Thursday, May 28, 2015

Reader Time: Miss me; miss me; how you going to keep me

need new pic, changes made
Okay, so the title's a tad silly. But...have you been waiting to read me? Wondering about my closing line at the last Reader Time post? Have I lost you as a reader?

(side step...would be nice if you were missing me on this ;)

Let's face it, finding readers is simple compared to keeping them. You can tweet, facebook, pinterest, google +, email everyone you've ever met till the cows fly home, bingo there's your readers. Potential readers, sure.

Say if even twenty of them read your story, how do you keep them for the next book.

You are writing the next book? It's finished and submitted, right?


Why not?

If anyone needs to be a multi-tasker it's a writer. You need to work to keep our attention. You need to pamper us, coddle us, give us some treats and attention. We're a fickle bunch. We don't like waiting around.

Yes, I over exaggerate. We're not that fickle.

However, there is truth to the saying, strike while the iron is hot. Keep writing. Let us know there's more. Share with us the process. Don't forget about us. Don't take us for granted.

I'll go out on another limb and say you probably don't like waiting for the next book in a favourite series. Or worse...waiting and questioning if there is a next book, say to complete the cliffhanger from the book you've just finished reading.

It really is simple. Think of your author career along the same lines you view yourself as a reader. What draws you to an author and their book(s)? What keeps you coming back to them? What drives you mad about them?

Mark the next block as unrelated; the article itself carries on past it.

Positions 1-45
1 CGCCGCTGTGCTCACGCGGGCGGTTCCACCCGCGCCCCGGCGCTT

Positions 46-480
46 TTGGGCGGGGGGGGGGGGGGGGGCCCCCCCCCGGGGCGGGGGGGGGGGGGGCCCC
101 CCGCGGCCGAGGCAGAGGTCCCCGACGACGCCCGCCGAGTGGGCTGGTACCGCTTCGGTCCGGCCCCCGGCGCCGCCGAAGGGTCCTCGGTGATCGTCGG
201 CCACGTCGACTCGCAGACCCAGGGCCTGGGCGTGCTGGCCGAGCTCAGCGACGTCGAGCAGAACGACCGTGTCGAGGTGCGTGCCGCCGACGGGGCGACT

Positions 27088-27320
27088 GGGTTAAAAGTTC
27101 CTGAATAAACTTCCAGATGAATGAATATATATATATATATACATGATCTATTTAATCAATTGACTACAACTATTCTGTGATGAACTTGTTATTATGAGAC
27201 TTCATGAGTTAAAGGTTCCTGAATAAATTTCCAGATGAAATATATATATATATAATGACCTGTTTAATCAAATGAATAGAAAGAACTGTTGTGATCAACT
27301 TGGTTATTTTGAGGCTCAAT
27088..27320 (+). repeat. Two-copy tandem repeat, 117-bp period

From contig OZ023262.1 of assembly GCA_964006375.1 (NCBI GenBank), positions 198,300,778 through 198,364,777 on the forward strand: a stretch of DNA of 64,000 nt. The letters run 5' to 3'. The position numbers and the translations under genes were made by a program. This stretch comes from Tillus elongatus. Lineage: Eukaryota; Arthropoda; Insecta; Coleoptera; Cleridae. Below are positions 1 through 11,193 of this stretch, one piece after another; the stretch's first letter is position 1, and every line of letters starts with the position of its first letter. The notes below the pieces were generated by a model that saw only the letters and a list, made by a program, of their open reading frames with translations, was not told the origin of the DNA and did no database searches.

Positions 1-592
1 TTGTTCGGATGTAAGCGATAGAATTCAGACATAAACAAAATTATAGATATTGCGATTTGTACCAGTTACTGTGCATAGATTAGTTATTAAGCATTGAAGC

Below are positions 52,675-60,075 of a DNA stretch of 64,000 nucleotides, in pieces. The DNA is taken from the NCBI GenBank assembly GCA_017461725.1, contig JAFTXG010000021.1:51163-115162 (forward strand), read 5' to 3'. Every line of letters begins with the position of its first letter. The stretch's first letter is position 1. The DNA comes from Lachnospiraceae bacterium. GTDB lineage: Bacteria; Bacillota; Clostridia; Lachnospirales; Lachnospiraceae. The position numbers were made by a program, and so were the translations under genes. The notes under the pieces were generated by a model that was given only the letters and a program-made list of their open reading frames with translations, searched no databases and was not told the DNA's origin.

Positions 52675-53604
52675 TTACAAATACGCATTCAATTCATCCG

Everything that pulls and pushes you with your favourite authors is the same as what will pull and push your readers. Put on your reader hat when promoting your writer-self. Ask yourself if what you're doing would get your reader-self's attention. Yes...great. No...why?

I only have my experience to go by, but it appears we writers do two things when promoting:

1...think too much

2...think too un-creatively

We're creative people but when it comes to selling ourselves we're dull and boring.  We bang our heads thinking of complex plans on how to grab attention.

I'm your reader.

I'm excited when you're excited.

Write a fun read and I'll be back. Scare me with your story and I'll be back. Give me interesting characters and I'll be back. Capture my attention by being yourself and I'll follow you.

Readers are authors' friends. Treat us with fairness and honesty and we'll not only support you, we'll talk about you to everyone we know.

Warning...break that trust, show us a second face, and like any friend we'll walk away, but we'll still be talking. You just might not want to hear it.